The Conservation Trust Fund (CTF) was created to manage funds received from the conservation trust fund of the State of Colorado. CTF funds can only be spent for the acquisition, development and maintenance of new conservation sites and recreational facilities as defined in the Colorado Revised Statutes. In 2022, the City plans to use CTF funds accumulated over several years for various parks and to assist Salida Mountain Trails with trail expansions in the area.

Economic Development Fund

The Economic Development Fund was created in 2016 for the purpose of supporting affordable and sustainable housing; to support efforts to improve the standard of living of the community through the creation of jobs, the support of innovation and new ideas, and the creation of greater net wealth; and to support improvements to the quality of life in Salida. A special election in 2018 allowed for increased diversion of sales tax from up to two percent (2%) to up to ten percent (10%) of the three percent (3%) sales tax collected by the City of Salida to be placed in the Economic Development Fund. For purposes of the 2022 Budget, the amount of sales tax diverted into the Economic Development Fund will remain at two percent (2%) of generated sales tax, or $191,500.

Lodging Tax Fund

The Lodging Tax Fund was created in 2016 to accept revenues created by the levy of an occupation tax on the business of leasing or renting rooms or other accommodations within the City of Salida pursuant to the Salida Municipal Code. These revenues are to be used primarily for capital improvements and operational expenses for parks and recreation and arts facilities in the City, including the Salida Hot Springs Aquatic Center and the SteamPlant Event Center. Revenues for the fund are projected to increase to $516,000 in 2022 and the tax rate is expected to be set at the total amount approved by Citizens which is $4.82 per room night.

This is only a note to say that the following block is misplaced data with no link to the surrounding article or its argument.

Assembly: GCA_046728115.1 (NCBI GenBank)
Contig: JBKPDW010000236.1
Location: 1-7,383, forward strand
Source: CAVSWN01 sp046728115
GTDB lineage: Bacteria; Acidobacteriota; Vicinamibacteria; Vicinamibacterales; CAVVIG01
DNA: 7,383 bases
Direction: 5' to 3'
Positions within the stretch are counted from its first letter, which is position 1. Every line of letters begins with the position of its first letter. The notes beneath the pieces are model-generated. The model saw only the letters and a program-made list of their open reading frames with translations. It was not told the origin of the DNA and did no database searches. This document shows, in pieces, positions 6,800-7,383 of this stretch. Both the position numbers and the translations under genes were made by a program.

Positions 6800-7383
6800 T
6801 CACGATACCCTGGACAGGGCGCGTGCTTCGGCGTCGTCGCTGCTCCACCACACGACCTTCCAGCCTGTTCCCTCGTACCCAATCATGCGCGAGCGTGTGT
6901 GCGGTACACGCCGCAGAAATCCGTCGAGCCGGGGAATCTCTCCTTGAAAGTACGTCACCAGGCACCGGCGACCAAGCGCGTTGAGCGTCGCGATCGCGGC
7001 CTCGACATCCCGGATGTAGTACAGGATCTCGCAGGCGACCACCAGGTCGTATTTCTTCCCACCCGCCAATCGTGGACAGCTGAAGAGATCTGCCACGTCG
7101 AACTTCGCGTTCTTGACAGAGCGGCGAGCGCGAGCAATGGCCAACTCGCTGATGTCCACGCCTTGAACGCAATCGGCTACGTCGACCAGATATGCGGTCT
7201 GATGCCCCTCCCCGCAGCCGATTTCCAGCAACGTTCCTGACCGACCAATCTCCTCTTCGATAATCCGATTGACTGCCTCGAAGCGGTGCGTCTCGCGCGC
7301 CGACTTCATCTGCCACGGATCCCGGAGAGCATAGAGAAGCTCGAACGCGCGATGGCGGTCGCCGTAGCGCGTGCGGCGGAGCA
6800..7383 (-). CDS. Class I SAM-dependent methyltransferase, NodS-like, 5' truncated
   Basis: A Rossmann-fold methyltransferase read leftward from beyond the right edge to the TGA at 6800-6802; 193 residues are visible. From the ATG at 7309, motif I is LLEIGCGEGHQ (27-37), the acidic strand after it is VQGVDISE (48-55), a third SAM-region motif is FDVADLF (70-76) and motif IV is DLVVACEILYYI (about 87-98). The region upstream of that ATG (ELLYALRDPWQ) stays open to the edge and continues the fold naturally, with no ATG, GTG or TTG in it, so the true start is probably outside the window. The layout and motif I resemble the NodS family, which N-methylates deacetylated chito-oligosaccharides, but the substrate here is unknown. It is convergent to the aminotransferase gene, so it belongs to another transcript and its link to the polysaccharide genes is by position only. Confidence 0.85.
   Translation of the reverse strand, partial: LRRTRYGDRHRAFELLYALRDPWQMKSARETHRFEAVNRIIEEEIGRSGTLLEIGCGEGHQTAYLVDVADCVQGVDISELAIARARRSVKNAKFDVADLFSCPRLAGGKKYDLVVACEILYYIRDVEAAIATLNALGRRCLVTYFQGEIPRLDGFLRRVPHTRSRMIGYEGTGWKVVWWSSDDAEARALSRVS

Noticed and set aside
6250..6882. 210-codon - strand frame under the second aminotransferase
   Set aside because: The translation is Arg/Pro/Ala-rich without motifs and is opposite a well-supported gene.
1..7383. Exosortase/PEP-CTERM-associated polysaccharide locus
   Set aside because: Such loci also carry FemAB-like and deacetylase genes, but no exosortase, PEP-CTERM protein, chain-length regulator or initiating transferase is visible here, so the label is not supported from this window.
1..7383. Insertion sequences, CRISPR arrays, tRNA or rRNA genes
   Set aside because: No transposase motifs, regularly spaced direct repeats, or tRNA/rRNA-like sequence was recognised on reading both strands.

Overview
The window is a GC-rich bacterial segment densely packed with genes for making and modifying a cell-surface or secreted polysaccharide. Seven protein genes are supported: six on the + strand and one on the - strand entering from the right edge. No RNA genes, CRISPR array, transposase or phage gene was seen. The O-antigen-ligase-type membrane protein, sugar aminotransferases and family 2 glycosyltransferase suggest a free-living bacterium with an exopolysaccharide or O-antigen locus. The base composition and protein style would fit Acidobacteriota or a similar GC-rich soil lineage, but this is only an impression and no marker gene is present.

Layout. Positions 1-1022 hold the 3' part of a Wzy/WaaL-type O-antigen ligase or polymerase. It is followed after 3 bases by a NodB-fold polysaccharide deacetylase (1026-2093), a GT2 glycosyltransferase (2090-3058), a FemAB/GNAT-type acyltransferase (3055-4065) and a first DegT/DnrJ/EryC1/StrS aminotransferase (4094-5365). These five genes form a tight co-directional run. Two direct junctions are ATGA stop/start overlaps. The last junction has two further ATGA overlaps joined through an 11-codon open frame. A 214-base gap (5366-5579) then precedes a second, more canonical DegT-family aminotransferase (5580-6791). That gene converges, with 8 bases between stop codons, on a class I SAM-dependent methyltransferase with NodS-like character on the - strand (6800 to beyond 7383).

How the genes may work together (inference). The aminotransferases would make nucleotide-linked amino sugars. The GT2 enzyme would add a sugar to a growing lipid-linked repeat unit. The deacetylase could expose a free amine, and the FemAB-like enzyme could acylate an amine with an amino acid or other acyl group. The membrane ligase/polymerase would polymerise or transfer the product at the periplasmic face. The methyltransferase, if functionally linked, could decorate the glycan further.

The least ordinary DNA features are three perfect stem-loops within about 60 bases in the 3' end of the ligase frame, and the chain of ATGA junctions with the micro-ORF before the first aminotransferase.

Housing Fund

The Housing Fund was created in 2020 for the purpose of accounting for inclusionary housing fees approved by Council in 2018 (Ord. No. 2018-14). For 2022, a contingency has been budgeted in the amount of $152,000 in case a housing project that meets the criteria under Article XIII of the Salida Code of Ordinances is identified.


Typical to an organization providing services as its main commodity, personnel costs are the single highest expenditure in the budget representing 32.1% of all spending. Below is a table displaying the full-time equivalent (FTE) actual staff count by department for 2020, 2021, and the budgeted amount for 2022. Actual part-time staff hours have been converted to full-time equivalent positions and included in the information below for comparability.

For fiscal years 2020 and 2021, averages have been used based on actual payroll data and capture any vacancy savings. The 2022 budget numbers reflect full employment counts.

A market pay analysis is in the works so the City can be assured that it is paying competitive wages. An estimate of $500,000 has been placed as a placeholder in the budget to fund possible wage adjustments recommended by an impartial outside consultant that will perform the review.

For 2022, the budget includes 7.5 new employees:

  1. The Administration department has requested to add one employee, a Human Resource Manager
  2. The Police department has requested to add one employee, a Records Clerk. This position will manage the records function that the City previously contracted with Chaffee County Sherriff to accomplish.